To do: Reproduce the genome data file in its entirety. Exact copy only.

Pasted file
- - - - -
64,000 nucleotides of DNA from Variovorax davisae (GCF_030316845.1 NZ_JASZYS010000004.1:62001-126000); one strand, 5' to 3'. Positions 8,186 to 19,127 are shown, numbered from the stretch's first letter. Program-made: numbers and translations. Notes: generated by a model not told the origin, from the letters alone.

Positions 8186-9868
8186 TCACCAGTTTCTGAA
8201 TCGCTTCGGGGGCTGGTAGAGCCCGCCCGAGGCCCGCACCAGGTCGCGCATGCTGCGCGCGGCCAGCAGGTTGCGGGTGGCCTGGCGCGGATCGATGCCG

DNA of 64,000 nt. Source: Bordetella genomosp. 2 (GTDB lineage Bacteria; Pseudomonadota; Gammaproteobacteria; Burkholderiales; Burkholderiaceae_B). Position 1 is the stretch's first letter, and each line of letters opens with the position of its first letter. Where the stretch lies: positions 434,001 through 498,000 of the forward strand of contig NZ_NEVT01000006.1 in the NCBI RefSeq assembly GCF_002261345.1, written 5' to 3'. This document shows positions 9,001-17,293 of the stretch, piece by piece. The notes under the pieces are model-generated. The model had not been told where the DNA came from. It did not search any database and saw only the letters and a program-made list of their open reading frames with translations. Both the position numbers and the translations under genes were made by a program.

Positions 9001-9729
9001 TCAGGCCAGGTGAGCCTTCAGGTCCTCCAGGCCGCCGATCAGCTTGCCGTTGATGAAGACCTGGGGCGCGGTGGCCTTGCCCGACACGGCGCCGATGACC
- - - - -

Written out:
64,000 nucleotides of DNA from Variovorax davisae (GCF_030316845.1 NZ_JASZYS010000004.1:62001-126000); one strand, 5' to 3'. Positions 8,186 to 19,127 are shown, numbered from the stretch's first letter. Program-made: numbers and translations. Notes: generated by a model not told the origin, from the letters alone.

Positions 8186-9868
8186 TCACCAGTTTCTGAA
8201 TCGCTTCGGGGGCTGGTAGAGCCCGCCCGAGGCCCGCACCAGGTCGCGCATGCTGCGCGCGGCCAGCAGGTTGCGGGTGGCCTGGCGCGGATCGATGCCG

DNA of 64,000 nt. Source: Bordetella genomosp. 2 (GTDB lineage Bacteria; Pseudomonadota; Gammaproteobacteria; Burkholderiales; Burkholderiaceae_B). Position 1 is the stretch's first letter, and each line of letters opens with the position of its first letter. Where the stretch lies: positions 434,001 through 498,000 of the forward strand of contig NZ_NEVT01000006.1 in the NCBI RefSeq assembly GCF_002261345.1, written 5' to 3'. This document shows positions 9,001-17,293 of the stretch, piece by piece. The notes under the pieces are model-generated. The model had not been told where the DNA came from. It did not search any database and saw only the letters and a program-made list of their open reading frames with translations. Both the position numbers and the translations under genes were made by a program.

Positions 9001-9729
9001 TCAGGCCAGGTGAGCCTTCAGGTCCTCCAGGCCGCCGATCAGCTTGCCGTTGATGAAGACCTGGGGCGCGGTGGCCTTGCCCGACACGGCGCCGATGACC